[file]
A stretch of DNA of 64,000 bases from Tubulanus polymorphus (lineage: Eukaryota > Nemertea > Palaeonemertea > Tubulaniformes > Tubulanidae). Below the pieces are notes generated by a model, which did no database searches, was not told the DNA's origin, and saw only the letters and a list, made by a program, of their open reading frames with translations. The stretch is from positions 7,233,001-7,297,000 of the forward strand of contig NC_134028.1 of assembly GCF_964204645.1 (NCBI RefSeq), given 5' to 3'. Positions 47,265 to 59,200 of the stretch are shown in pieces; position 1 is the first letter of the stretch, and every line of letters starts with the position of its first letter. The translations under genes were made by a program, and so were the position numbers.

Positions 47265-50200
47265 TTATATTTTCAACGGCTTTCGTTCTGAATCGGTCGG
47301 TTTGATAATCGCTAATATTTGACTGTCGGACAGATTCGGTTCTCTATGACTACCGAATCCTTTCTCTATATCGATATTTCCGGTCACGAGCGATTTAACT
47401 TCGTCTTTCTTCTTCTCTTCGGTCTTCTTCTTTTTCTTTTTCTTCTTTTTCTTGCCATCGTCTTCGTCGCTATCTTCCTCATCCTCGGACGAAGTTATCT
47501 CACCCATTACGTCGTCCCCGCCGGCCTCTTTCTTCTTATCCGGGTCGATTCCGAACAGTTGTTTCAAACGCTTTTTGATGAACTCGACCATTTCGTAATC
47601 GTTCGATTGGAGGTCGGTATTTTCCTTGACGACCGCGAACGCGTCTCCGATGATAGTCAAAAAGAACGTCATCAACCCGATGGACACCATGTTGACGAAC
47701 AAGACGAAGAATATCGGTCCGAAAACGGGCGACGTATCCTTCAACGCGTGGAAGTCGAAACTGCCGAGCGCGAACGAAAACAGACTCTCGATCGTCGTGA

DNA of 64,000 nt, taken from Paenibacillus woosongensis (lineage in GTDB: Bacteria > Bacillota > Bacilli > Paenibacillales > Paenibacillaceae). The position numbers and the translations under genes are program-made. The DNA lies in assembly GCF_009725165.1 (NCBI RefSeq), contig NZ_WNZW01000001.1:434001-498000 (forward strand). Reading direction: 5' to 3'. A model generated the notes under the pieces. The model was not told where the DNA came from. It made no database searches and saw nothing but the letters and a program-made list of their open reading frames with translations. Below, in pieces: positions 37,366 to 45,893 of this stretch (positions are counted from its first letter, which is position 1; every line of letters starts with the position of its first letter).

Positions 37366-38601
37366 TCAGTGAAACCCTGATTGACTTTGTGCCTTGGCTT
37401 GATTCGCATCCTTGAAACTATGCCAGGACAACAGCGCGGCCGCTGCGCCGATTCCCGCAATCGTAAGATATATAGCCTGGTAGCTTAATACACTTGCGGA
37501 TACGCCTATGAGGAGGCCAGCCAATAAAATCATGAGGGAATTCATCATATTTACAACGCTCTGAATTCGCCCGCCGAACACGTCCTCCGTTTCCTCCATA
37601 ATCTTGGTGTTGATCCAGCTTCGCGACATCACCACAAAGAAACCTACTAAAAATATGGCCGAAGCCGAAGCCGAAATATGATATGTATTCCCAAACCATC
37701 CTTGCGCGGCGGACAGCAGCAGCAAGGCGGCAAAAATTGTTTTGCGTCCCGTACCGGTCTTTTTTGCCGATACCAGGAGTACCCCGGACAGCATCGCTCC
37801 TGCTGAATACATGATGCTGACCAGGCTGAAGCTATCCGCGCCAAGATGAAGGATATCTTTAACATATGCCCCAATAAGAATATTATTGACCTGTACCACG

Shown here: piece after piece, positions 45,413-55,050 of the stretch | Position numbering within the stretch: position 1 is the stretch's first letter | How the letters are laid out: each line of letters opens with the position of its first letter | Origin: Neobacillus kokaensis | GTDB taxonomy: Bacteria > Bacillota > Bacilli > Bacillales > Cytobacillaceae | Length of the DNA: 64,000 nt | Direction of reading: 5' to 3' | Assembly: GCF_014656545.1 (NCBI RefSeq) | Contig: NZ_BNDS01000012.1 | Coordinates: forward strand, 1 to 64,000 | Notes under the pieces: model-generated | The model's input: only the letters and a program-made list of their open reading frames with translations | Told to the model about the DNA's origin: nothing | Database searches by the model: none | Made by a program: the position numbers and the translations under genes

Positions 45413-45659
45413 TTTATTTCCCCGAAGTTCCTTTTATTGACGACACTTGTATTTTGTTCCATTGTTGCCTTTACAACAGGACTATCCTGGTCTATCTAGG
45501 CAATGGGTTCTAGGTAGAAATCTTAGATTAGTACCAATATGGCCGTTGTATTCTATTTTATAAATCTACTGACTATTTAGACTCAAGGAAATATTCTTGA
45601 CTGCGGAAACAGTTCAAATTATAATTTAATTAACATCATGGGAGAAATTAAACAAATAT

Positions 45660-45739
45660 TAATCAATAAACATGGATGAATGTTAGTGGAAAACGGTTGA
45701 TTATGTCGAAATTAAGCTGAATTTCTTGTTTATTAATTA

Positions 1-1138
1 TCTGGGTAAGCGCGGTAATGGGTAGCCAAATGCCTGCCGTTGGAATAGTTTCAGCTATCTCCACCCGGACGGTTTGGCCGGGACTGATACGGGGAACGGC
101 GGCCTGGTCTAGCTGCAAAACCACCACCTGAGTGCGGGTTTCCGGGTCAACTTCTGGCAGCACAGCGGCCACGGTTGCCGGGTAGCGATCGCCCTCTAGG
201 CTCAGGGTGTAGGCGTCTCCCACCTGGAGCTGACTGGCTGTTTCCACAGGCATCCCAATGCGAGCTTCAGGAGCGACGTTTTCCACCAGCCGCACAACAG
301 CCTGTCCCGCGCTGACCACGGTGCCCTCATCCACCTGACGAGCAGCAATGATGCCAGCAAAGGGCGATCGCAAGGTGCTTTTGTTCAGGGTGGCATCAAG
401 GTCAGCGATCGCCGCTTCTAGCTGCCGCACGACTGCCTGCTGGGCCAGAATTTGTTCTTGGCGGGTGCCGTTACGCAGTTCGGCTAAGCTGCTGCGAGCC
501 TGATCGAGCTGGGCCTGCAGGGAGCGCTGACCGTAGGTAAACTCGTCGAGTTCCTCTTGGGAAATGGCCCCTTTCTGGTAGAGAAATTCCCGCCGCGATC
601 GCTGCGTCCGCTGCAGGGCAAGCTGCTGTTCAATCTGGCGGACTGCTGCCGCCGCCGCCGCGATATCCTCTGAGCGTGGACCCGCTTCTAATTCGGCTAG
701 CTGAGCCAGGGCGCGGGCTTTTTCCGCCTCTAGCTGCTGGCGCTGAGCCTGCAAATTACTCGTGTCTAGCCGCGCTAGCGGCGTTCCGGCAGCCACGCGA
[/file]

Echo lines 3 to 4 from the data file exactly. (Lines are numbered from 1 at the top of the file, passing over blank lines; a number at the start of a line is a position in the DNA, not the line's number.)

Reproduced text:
47265 TTATATTTTCAACGGCTTTCGTTCTGAATCGGTCGG
47301 TTTGATAATCGCTAATATTTGACTGTCGGACAGATTCGGTTCTCTATGACTACCGAATCCTTTCTCTATATCGATATTTCCGGTCACGAGCGATTTAACT